Checklist For Starting a Personal Training Business

The lifestyle of an entrepreneur can be both appealing and intimidating. It offers you the ability to make your own schedule and take time off when you need to. But, there is a lot to account for financially, especially when starting a gym from scratch. The steps that follow will guide you in what needs to be done and give you a snapshot of the costs associated with getting started.

1. First Aid/CPR/AED Certification. Most fitness certification companies require these three safety certifications to be current.  Some might only require First Aid and CPR, however, it’s smart to have all three and know how to use an AED (automatic defibrillator) because you could save someone’s life and not need to do CPR (cardiopulmonary resuscitation).

College Recreation Centers often have the most affordable options. Consider doing a live cert instead of online, the practical (hands-on) portion is invaluable.

Estimated Cost: $100 every two years.


2. Personal Training Certification.  Where do you plan to run your business? If you’re renting gym space within a larger gym or studio as a contractor, then check and see if they have restrictions before you choose a certification.

A personal training certification is the first step in your career, so don’t stress too much over which one you begin with. The main goal of a fitness certification is to teach you the basics of science, techniques, professionalism, and safety.

Many personal trainers obtain several different certifications during their career, as they advance in specialized areas. You’ve got to start somewhere and NFPT keeps it simple, but there are many choices. Your clients won’t know the difference between the options, so pick one that makes sense for you. Use this chart to compare and contrast. Make sure the company is accredited by the National Commission for Certifying Agencies (NCAA). This means they have to meet certain standards.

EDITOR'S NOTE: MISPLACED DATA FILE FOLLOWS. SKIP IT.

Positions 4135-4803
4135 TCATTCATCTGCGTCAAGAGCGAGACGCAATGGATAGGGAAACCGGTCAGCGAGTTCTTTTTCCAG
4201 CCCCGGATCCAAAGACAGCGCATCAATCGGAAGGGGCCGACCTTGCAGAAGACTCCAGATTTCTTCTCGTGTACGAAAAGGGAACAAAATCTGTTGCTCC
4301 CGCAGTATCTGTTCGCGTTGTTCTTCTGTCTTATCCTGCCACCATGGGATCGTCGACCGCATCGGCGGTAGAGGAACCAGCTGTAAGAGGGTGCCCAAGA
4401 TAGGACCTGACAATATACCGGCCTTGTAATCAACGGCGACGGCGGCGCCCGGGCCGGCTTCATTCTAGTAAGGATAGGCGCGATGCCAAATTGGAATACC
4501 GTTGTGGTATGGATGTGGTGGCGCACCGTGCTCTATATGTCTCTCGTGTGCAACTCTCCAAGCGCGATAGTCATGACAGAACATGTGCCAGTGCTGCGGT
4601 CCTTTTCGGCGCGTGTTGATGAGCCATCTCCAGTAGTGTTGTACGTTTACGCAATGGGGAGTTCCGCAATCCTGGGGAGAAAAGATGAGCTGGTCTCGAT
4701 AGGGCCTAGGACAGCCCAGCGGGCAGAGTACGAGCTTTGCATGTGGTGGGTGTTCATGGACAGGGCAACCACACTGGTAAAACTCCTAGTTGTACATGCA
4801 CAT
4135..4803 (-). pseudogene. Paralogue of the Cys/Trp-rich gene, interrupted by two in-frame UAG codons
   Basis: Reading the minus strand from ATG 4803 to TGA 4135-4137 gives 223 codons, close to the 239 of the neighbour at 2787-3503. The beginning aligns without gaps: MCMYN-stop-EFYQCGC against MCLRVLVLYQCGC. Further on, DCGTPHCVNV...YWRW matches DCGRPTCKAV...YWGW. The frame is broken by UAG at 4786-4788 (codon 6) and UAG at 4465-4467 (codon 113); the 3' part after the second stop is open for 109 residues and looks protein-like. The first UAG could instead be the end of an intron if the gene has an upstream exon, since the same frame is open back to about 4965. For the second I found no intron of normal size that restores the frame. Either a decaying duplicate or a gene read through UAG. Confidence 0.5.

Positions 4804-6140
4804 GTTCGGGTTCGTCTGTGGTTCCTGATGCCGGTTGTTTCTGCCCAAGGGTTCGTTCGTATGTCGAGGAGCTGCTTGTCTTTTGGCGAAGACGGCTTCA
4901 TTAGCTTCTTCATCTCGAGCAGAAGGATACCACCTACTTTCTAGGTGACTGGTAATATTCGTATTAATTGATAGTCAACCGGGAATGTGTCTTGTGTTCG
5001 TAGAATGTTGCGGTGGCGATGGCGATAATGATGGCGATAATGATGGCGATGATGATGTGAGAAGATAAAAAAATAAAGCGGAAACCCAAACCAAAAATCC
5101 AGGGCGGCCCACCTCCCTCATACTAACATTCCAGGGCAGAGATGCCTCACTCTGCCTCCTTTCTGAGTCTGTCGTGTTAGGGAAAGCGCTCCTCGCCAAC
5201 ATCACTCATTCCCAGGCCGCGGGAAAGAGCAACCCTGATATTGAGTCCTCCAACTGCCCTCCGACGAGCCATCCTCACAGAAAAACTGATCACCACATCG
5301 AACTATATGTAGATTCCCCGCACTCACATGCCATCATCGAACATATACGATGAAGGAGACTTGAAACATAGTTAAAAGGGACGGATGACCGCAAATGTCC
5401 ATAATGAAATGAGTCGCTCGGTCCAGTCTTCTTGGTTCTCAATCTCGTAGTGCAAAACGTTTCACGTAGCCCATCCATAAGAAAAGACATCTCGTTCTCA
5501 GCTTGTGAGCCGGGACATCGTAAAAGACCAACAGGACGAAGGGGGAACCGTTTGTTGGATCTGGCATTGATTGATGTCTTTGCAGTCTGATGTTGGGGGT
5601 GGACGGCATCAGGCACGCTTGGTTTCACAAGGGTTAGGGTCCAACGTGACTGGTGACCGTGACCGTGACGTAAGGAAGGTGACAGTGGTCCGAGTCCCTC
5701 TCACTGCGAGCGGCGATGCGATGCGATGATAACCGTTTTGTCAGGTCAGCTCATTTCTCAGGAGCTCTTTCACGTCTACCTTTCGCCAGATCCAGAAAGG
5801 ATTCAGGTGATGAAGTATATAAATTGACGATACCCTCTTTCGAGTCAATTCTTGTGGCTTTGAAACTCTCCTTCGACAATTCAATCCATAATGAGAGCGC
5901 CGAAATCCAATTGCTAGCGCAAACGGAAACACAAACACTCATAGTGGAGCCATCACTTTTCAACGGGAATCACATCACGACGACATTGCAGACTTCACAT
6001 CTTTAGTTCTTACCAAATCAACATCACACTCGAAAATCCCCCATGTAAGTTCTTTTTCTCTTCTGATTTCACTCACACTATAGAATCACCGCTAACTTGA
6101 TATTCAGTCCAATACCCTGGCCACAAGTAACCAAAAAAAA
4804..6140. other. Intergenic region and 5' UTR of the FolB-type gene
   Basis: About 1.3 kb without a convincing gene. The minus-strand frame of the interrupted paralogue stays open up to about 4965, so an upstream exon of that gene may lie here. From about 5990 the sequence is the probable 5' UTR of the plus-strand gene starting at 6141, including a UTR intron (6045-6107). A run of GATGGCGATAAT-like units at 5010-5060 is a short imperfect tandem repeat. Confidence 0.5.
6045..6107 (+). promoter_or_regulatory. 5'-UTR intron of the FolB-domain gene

Estimated Cost: $200-$1,000 every two years.

3. Liability Insurance. Unless you’re an employee, you’ll need your own insurance. Check out CPH & Associates. Don’t run a business without insurance.

Estimated Cost: $175/year for up to $3 million in coverage.

4. Forms. Having a liability waiver and health history form are smart legal moves to make when starting your own fitness business. You can also include a health screening form for fitness assessment records. Get some client screening questions.

Forms help you cover yourself legally and make you appear more professional. They help you gather information in a strategic fashion and keep you organized. On that note, it’s smart to get a filing cabinet with a lock to keep your client’s sensitive information safe. And your tax information which is next….

Estimated Cost: $50/year for printing forms.

5. Business Tax License. If you fill out a W-2 form, then your employer is taking taxes out of your paycheck. Otherwise, if you fill out a 1099 form to work at a gym, that means you’re responsible for doing your own taxes and need this license. A business tax license is needed before you begin collecting money from clients. Google “business tax license + your state” to find where to obtain one.

Don’t get caught owe-ing money at the end of the year, or worse – by the Internal Revenue Service (IRS). Keeping track of your income in a spreadsheet is a good way to know how much to pay every 3 months, so you don’t get caught at the end of the year owe-ing money. Pay about 15-20% for the federal government and 5-10% for the state government.

Check with an accountant on these numbers and processes, they can save you a lot of frustration and money in the long run.

Estimated Cost: $50-$100/year for the license, $100-$300/year for the accountant.

marketing plan

6. Marketing. Business cards are the easiest tool to have.  Put your name, contact information and location on them. A professional photo is helpful for people to remember you. Vistaprint is an affordable online company to order business cards and fliers from.

Make sure you have professional looking fitness attire. Spend money on clothes that are clean, attractive and fit you appropriately. You are your best advertisement.

Read more about fitness marketing strategies and network as much as you can. Not only can people you know help promote you, but they serve as great mentors or collaborators.

Estimated Cost: $100/year for business cards. $100/year for fitness clothing.


*You can write-off all these expenses on your taxes, which can save you around $200 –  all the more reason to hire an accountant, they pay for themselves…


Best of luck as you venture into a very rewarding business!

About the Author:

Beverly Hosford, MA has been in the fitness industry for 15 years and is the NFPT Blog Editor. Check out her business coaching guide, Fitness Career Freedom and her Fundamentals of Anatomy Course. Find alignment in both your body and business.